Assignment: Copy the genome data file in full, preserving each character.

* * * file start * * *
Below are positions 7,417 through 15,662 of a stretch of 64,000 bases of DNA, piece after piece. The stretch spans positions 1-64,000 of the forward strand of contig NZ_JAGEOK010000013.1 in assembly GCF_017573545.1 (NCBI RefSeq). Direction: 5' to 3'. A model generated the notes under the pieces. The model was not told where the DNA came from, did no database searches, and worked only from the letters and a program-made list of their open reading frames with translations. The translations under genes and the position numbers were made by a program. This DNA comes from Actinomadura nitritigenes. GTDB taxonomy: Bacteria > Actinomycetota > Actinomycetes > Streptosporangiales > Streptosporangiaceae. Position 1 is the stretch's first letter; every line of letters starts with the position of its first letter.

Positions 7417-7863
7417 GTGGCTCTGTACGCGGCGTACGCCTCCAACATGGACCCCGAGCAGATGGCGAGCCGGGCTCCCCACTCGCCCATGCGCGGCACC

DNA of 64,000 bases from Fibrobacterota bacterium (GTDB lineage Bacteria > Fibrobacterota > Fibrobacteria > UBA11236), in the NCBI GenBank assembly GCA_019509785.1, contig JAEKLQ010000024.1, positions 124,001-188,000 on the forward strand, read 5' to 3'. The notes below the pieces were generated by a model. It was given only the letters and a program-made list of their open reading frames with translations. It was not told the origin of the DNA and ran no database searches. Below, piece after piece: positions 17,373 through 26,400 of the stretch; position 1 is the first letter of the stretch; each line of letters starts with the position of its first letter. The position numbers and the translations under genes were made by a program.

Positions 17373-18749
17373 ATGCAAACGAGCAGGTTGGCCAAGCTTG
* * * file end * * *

Below are positions 7,417 through 15,662 of a stretch of 64,000 bases of DNA, piece after piece. The stretch spans positions 1-64,000 of the forward strand of contig NZ_JAGEOK010000013.1 in assembly GCF_017573545.1 (NCBI RefSeq). Direction: 5' to 3'. A model generated the notes under the pieces. The model was not told where the DNA came from, did no database searches, and worked only from the letters and a program-made list of their open reading frames with translations. The translations under genes and the position numbers were made by a program. This DNA comes from Actinomadura nitritigenes. GTDB taxonomy: Bacteria > Actinomycetota > Actinomycetes > Streptosporangiales > Streptosporangiaceae. Position 1 is the stretch's first letter; every line of letters starts with the position of its first letter.

Positions 7417-7863
7417 GTGGCTCTGTACGCGGCGTACGCCTCCAACATGGACCCCGAGCAGATGGCGAGCCGGGCTCCCCACTCGCCCATGCGCGGCACC

DNA of 64,000 bases from Fibrobacterota bacterium (GTDB lineage Bacteria > Fibrobacterota > Fibrobacteria > UBA11236), in the NCBI GenBank assembly GCA_019509785.1, contig JAEKLQ010000024.1, positions 124,001-188,000 on the forward strand, read 5' to 3'. The notes below the pieces were generated by a model. It was given only the letters and a program-made list of their open reading frames with translations. It was not told the origin of the DNA and ran no database searches. Below, piece after piece: positions 17,373 through 26,400 of the stretch; position 1 is the first letter of the stretch; each line of letters starts with the position of its first letter. The position numbers and the translations under genes were made by a program.

Positions 17373-18749
17373 ATGCAAACGAGCAGGTTGGCCAAGCTTG